In Laurence Cossé's A
Corner of the Veil, a French novel translated into English in 1999, a
society of priests known as the Casuists come upon the proof of the existence
of God. (The proof is a document mailed to the editor of the society's
magazine, a point of fact that endeared the book to me right away, since I open
the Century's mail.)
The American Family Association has published this year's
"Naughty or Nice?" list. It measures which businesses
support, marginalize or censor Christmas by how often they use the word
"Christmas" in their advertising. Concerned Christians then know which
businesses to support and which to avoid.
This collection of Dietrich Bonhoeffer's writings for Advent, Christmas and Epiphany are drawn from his sermons, letters and other writings. There's a poignancy to these daily readings, since many come from his prison writings prior to his execution.
I was the only woman in a seminary course on negative theology. One day, a young man raised his hand and asked, “What about an ordinary housewife? How could a person like that live this life of prayer?”
In 2011, the wealthiest Americans—those in the top 20 percent of earnings—gave only 1.3 percent of their earnings to charity. Those in the bottom 20 percent donated 3.2 percent of their income. Several theories exist as to why the wealthy are inclined to give less: by their very nature they are driven to look out for their own interests, and they are less likely to be exposed to real human need. Wealthy people tend to give to institutions from which they benefit, such as universities, museums, and arts organizations, while the poor tend to give to social service charities and religious organizations (Atlantic, March 20).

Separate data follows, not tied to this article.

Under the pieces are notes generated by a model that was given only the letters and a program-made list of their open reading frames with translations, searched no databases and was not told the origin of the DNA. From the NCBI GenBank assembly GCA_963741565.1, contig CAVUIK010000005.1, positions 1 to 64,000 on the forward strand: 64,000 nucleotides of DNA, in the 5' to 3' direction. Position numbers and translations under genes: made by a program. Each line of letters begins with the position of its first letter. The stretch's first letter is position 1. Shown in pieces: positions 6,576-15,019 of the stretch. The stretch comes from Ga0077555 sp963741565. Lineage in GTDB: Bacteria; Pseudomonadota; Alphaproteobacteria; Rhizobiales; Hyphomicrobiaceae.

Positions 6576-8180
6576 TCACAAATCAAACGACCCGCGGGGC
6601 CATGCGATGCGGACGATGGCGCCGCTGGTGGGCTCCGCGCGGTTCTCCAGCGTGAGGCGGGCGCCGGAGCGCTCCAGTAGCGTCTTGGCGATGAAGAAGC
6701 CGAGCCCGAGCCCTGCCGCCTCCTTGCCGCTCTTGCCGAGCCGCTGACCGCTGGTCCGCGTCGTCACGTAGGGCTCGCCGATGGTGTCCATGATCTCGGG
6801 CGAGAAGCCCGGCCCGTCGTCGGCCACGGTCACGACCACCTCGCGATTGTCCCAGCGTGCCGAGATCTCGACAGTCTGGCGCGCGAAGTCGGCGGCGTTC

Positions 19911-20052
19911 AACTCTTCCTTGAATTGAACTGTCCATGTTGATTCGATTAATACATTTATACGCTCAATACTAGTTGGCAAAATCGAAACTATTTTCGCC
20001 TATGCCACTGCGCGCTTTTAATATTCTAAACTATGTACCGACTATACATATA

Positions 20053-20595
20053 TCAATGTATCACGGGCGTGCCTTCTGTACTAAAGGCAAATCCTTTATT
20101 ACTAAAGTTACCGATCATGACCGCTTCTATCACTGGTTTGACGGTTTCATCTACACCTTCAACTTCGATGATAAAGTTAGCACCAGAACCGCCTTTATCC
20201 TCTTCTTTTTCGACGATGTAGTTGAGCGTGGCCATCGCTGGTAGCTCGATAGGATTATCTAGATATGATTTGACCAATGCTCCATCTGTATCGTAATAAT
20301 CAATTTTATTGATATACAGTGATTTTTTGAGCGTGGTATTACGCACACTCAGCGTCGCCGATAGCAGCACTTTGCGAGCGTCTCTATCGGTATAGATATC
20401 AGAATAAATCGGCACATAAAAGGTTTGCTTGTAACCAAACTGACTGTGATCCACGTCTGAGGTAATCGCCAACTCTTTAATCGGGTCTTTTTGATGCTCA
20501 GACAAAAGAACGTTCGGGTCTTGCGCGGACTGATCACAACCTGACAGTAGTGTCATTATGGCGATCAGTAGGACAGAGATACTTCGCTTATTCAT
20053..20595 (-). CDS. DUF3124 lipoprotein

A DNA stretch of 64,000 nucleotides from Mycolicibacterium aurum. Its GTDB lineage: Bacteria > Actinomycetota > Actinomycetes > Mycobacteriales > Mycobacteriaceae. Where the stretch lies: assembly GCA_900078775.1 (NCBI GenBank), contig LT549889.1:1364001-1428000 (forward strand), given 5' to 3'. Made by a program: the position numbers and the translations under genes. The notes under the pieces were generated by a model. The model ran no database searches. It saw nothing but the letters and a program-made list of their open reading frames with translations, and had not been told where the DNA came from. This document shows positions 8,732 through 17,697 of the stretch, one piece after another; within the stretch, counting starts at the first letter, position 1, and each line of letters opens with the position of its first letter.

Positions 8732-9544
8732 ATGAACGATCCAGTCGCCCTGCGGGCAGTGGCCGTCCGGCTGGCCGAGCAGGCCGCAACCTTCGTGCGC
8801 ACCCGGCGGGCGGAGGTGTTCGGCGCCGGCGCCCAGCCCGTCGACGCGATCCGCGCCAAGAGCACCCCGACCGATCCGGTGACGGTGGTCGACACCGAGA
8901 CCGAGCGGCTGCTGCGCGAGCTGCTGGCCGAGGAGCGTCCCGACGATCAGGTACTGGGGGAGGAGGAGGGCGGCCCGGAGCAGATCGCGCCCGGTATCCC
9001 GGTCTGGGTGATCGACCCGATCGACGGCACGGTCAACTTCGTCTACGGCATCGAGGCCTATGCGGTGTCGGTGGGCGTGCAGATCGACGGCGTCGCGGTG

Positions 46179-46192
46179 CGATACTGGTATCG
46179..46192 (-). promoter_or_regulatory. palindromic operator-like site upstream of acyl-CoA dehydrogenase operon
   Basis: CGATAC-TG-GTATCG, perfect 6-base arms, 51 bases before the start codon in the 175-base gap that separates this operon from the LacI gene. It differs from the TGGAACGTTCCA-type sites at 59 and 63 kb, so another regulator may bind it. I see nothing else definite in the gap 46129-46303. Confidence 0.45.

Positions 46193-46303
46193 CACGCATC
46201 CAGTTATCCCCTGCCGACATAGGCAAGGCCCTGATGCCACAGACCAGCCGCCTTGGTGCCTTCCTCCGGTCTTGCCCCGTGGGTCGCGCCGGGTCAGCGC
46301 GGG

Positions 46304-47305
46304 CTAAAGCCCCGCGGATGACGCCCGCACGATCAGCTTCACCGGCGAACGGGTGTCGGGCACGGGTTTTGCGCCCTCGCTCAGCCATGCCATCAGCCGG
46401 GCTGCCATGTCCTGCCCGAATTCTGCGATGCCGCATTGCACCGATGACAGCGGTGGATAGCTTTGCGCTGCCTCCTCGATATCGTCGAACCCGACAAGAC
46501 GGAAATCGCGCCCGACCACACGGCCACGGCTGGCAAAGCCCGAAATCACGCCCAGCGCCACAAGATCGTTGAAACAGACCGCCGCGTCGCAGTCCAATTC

A. M. Stroud III, a former prosecutor in Louisiana, expresses regret for the role he played in sending Glenn Ford to death row in 1984. “I was 33 years old. I was arrogant, judgmental, narcissistic and very full of myself. I was not as interested in justice as I was in winning.” Stroud says he presented dubious evidence from a forensic pathologist, precluded black jurors from the trial (Ford, since exonerated, is black), and ignored the fact that the appointed defense attorney had never before tried a criminal or capital case. “I . . . hope that providence will have more mercy for me than I showed Glenn Ford,” Stroud said in a letter to the editor of the Times of Shreveport. “But, I’m also sobered by the realization that I certainly am not deserving of it” (ABA Journal, March 25).